10 books like Flashman

By George MacDonald Fraser,

Here are 10 books that authors have personally recommended if you like Flashman. Shepherd is a community of 6,000+ authors sharing their favorite books with the world.

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The Eagle of the Ninth

By Rosemary Sutcliffe,

Book cover of The Eagle of the Ninth

This was the book that made me want to write historical fiction. I cared so desperately about the characters that I wanted to be there with them, wishing I could do something to help; they are still very clear in my mind. We were living near the USAF Academy at the time, and I convinced my mother to drive me out to their library where I pored over and made copious notes on Roman military history so that I could write my own story about the missing Ninth Legion. (I still have the notes!) 

The Eagle of the Ninth

By Rosemary Sutcliffe,

Why should I read it?

6 authors picked The Eagle of the Ninth as one of their favorite books, and they share why you should read it.

What is this book about?

The Everyman edition reprints the classic black and white illustrations of C. Walter Hodges which accompanied the first edition in 1954.

Around the year 117 AD, the Ninth Legion, stationed at Eburacum - modern day York - marched north to suppress a rebellion of the Caledonian tribes, and was never heard of again. During the 1860s, a wingless Roman Eagle was discovered during excavations at the village of Silchester in Hampshire, puzzling archaeologists and scholars alike. Rosemary Sutcliff weaves a compelling story from these two mysteries, dispatching her hero, the young Roman officer Marcus Aquila, on a perilous journey beyond…


Wolf Hall

By Hilary Mantel,

Book cover of Wolf Hall

The ultimate choice for me, even if it is an embellished biographical account of a real person (not my usual preference). It is an exploration of the life and times of a man of “humble birth”, who hasn’t exactly gone down as a glamourous hero and is often regarded as a villain, but who laid many of the foundation stones of modern Britain. It’s written in the third person but through the thoughts and perceptions (but never feelings) of Thomas Cromwell, and its style either fascinates or repels readers. In my case it fascinates, to the point that it was almost like learning to read all over again. A real book for adults. Exciting.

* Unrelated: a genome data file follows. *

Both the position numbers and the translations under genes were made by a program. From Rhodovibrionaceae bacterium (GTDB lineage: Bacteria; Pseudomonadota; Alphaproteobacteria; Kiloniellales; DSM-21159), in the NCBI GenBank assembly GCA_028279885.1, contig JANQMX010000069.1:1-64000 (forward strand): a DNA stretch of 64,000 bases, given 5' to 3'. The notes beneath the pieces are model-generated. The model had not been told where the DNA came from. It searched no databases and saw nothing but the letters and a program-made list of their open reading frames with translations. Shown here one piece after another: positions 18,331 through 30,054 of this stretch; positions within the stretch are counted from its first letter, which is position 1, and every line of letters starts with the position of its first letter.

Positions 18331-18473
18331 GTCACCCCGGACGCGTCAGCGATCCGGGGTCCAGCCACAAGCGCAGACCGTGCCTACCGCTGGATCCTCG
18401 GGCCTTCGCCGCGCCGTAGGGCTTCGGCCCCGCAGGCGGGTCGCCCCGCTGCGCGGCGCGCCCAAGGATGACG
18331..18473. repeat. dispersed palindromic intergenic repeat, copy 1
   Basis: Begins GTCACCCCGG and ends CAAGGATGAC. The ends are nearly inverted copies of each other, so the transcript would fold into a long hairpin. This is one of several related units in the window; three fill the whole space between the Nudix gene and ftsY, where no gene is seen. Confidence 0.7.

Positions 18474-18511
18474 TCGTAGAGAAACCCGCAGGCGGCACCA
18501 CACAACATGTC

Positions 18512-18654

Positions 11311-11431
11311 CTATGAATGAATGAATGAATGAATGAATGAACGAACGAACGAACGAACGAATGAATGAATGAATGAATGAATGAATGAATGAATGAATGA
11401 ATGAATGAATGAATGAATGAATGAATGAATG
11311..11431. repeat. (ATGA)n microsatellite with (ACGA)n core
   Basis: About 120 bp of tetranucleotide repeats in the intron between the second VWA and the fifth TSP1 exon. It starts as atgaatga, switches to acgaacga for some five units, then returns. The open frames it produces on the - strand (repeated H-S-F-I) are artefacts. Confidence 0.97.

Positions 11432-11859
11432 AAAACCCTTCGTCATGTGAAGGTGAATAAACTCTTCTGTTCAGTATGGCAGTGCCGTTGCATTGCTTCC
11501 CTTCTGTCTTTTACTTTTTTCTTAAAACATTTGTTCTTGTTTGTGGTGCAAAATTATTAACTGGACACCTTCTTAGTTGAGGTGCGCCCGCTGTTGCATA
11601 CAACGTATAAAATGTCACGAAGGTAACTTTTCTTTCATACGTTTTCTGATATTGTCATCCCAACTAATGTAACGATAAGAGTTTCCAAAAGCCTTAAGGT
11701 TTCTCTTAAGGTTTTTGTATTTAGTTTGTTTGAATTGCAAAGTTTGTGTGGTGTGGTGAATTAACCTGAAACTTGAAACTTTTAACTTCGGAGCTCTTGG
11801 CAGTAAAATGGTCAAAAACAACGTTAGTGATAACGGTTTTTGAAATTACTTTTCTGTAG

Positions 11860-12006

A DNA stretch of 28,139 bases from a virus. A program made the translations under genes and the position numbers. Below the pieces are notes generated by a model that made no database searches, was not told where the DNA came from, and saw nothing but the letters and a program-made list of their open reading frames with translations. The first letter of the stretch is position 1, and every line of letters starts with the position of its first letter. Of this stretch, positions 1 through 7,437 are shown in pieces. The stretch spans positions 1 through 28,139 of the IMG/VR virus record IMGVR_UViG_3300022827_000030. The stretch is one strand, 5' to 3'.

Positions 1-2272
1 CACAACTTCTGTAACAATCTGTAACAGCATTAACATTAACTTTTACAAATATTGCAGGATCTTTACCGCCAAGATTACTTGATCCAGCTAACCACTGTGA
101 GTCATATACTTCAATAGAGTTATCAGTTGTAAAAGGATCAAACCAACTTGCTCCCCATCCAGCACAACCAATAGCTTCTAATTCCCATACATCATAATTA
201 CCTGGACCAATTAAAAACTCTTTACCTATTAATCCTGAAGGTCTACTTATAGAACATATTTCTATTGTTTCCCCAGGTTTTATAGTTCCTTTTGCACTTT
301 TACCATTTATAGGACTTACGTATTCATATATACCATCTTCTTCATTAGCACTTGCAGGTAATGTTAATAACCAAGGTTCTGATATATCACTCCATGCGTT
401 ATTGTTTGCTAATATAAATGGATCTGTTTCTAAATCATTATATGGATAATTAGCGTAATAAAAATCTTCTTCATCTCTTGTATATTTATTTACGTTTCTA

Wolf Hall

By Hilary Mantel,

Why should I read it?

13 authors picked Wolf Hall as one of their favorite books, and they share why you should read it.

What is this book about?

Winner of the Man Booker Prize Shortlisted for the the Orange Prize Shortlisted for the Costa Novel Award

`Dizzyingly, dazzlingly good' Daily Mail

'Our most brilliant English writer' Guardian

England, the 1520s. Henry VIII is on the throne, but has no heir. Cardinal Wolsey is his chief advisor, charged with securing the divorce the pope refuses to grant. Into this atmosphere of distrust and need comes Thomas Cromwell, first as Wolsey's clerk, and later his successor.

Cromwell is a wholly original man: the son of a brutal blacksmith, a political genius, a briber, a charmer, a bully, a man with…


The Blue Flower

By Penelope Fitzgerald,

Book cover of The Blue Flower

In real life, the Romantic German poet Novalis (1772-1801) fell in love with Sophia, a girl of 13, his exquisite  ‘blue flower’. In both prose and poetry he exalted their perfect relationship, till her early death shattered his dreams. In Fitzgerald’s chilling novel, Novalis’s idyll becomes a mad, warped obsession as the passionate lover completely loses touch with reality and retreats into his own weird world of introspection, to the dismay of those around him. The object of his adoration is an impassive, deadpan child,  soon grotesquely disfigured by illness, who dies without ever seeming truly alive. The washday scene, with billowing sheets, is a stunning piece of bravura writing. A weird small masterpiece, my favourite of Fitzgerald’s novels.

The Blue Flower

By Penelope Fitzgerald,

Why should I read it?

3 authors picked The Blue Flower as one of their favorite books, and they share why you should read it.

What is this book about?

Penelope Fitzgerald's final masterpiece.

One of the ten books - novels, memoirs and one very unusual biography - that make up our Matchbook Classics' series, a stunningly redesigned collection of some of the best loved titles on our backlist.

The year is 1794 and Fritz, passionate, idealistic and brilliant, is seeking his father's permission to announce his engagement to his 'heart's heart', his 'true Philosophy': twelve-year-old Sophie. His astounded family and friends are amused and disturbed by his betrothal. What can he be thinking?

Tracing the dramatic early years of the young German who was to become the great romantic…


Sharpe's Tiger

By Bernard Cornwell,

Book cover of Sharpe's Tiger

This prequel to the Sharpe series covers the eponymous hero’s adventures in India at the siege of Seringapatam before the Peninsular War. For me, Cornwell’s books are a perfect mix of history and breathless action. This one even features a cameo from Wellington. If only they’d let me read this in history at school, I might have stayed awake more often. Cornwell pays great attention to historical detail, and if he messes with it, he does it deliberately. There are sumptuous palaces, epic battle scenes, rockets exploding, and people getting eaten by tigers. There’s also the deliciously nasty Sergeant Obadiah Hakeswill. What’s not to love? 

Sharpe's Tiger

By Bernard Cornwell,

Why should I read it?

3 authors picked Sharpe's Tiger as one of their favorite books, and they share why you should read it.

What is this book about?

*The brand new novel, SHARPE'S ASSASSIN, is available to pre-order now*

Sharpe's Tiger is the brilliant beginning of Sharpe's adventures

India, 1799